Celebrating Women’s History Month in OC
In the field of women’s history, Orange County is a goldmine. It is home to the fastest woman on record, a former First Lady, world-famous actresses and singers, Olympic medalists and more. And so, with March’s National Women’s History Month before us, parents needn’t look far when seeking ways to teach and inspire children.
Richard Nixon Presidential Library and Museum
Beside every man stands a strong woman – and that’s especially true when he happens to be president of the United States. Learn more about one former president’s right-hand woman at the Richard Nixon Presidential Library and Museum.
First Lady Patricia Nixon was a woman of firsts. She was the first, First Lady to visit an active combat zone, address a Republication National Convention, and toss a ball at an MLB game. She was also a staunch women’s rights advocate who endorsed the equal rights amendment, again becoming the initial First Lady to do so. Museum visitors can learn about Mrs. Nixon’s numerous accomplishments; including her disaster relief work, support of the arts, and volunteerism. She served as First Lady from 1969 to 1974, while her husband was the 67th president of the United States.
The Lyon Air Museum
Santa Ana, www.lyonairmuseum.org
Don’t let those Hollywood blockbusters fool you – it wasn’t just men who commanded the skies during the Second World War. An estimated 350,000 women served in United States air force the war, including women air force service pilots (WASPs) who flew an estimated 60 million miles delivering planes from factories to bases.
Kids can learn more about these brave, courageous and amazing women at the Lyon Air Museum, which features a dedicated display to their work. The pioneer pilots supported the war efforts, despite facing serious resistance from military commanders. They were denied military benefits, required to buy their own uniforms, and did not receive insurance. A total of 38 WASPs were killed while serving their country. The WASP program, which ran from 1942 to 1944, is said to have opened the doors for women in today’s air force. At the souvenir shop, pick up WE LOVE TO FLY, a book about WASPs written by museum docent Nancy Robison.
Florence Joyner Olympiad Park
Mission Viejo, www.cityofmissionviejo.org
Parents can turn a trip to the playground into an educational and inspirational experience at Florence Joyner Olympiad Park. It was renamed in 1999 in memory of Florence “Flo Jo” Joyner, a former Mission Viejo resident considered to be the fastest woman to ever live.
The track star won a Silver Medal in the 1984 Summer Olympics, followed by three Golds and a Silver at the 1988 Summer Olympics. She continues to hold world records in women’s 100- and 200-meter sprints. She was also known for her wild style; she raced in four-inch nails and flashy body suits.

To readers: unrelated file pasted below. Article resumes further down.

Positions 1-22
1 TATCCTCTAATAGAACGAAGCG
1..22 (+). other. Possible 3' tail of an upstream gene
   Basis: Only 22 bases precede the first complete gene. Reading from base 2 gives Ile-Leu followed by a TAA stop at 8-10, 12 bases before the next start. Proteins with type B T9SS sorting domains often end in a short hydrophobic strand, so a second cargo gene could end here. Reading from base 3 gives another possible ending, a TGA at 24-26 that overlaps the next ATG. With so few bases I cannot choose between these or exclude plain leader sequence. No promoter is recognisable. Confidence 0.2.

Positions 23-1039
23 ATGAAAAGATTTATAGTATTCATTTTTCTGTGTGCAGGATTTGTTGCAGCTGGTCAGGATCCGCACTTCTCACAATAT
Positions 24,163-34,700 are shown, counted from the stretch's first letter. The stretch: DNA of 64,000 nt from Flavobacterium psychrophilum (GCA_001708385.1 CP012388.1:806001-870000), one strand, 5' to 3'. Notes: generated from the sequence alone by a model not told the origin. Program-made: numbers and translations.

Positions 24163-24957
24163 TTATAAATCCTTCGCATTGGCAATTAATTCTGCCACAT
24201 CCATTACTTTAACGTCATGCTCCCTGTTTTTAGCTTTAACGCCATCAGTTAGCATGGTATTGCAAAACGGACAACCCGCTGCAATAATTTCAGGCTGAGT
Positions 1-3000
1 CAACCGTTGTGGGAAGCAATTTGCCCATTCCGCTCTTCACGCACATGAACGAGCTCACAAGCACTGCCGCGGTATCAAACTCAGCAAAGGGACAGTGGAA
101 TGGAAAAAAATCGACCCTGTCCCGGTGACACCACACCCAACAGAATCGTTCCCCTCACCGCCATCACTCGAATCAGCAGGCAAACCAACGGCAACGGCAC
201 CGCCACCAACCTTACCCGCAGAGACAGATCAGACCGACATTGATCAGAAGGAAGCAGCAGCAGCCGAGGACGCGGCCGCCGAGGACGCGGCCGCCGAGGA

Joyner lived in a residential neighborhood near the park and, alongside her husband, worked with local track and little league teams. Joyner died at age 38 after suffering an epileptic seizure. The park, at 22760 Olympiad Road, also features an Olympic plaza complete with plaques honoring other Mission Viejo Olympic athletes.
Arden Helena Modjeska House and Gardens
To go, or not to go: That’s the question parents may ask themselves before visiting a Modjeska Canyon attraction that was once home to a world-famous Shakespearean actress. The historic home and garden site was once the residence of Madame Helena Modjeska, one of America’s most beloved actresses who spent decades starring in Shakespeare plays throughout the country.
After buying the small ranch, Modjeska and her husband hired a world-renowned architect to transform it into the house it is today. Modjeska named the property, surrounded by oak groves, “Arden” because it reminded her of the Forest of Arden in Shakespeare’s As You Like It. Tours are offered at 10 a.m. on most Wednesdays and Saturdays. Visitors must be at least 12 years old, reservations required by calling 949-923-2230.
Santa Ana, oc.discoverycube.org
Many kids have an insatiable interest in astronomy. Parents can feed that curiosity by telling them the incredible story of Sally Ride, an astronaut and astrophysicist who in 1983 became the first American woman to travel to space.
Ride, born in SoCal, also holds the record for being the youngest American astronaut in space (then 32). After learning about Ride’s accomplishments, children can visit the Discovery Cube’s Mission Control exhibit to engage in interactive displays on aerospace, Mars rovers and satellites. Visitors can step inside the replica of a jet propulsion lab control room to experience the “ultimate hands-on space mission” or visit the Boeing Rocket Lab to learn about space, rockets and engineering. After her space travels, Ride helped launch The Sally Ride Science Academy, which promotes gender equality while encouraging student interest in math and science.
Muzeo Museum and Cultural Center
Take a walk through the ghosts of closets past at the Muzeo Musem, which features a unique exhibit showcasing the fashions of the 1900s. Dressing Downton: Changing Fashion for Changing Times highlights the styles of TV series Downtown Abby, a popular period drama. Fans can stroll through a “costume chronicle” of the early nineteenth century in an exhibit rich with jewelry and nearly 40 costumes.
Since Dressing Downton is expected to be a popular one, visitors will be admitted by time entry. Museum goers are advised to buy tickets online; same day walk-ups will be accommodated by availability. The exhibit runs through May 7.
By Michelle Thompson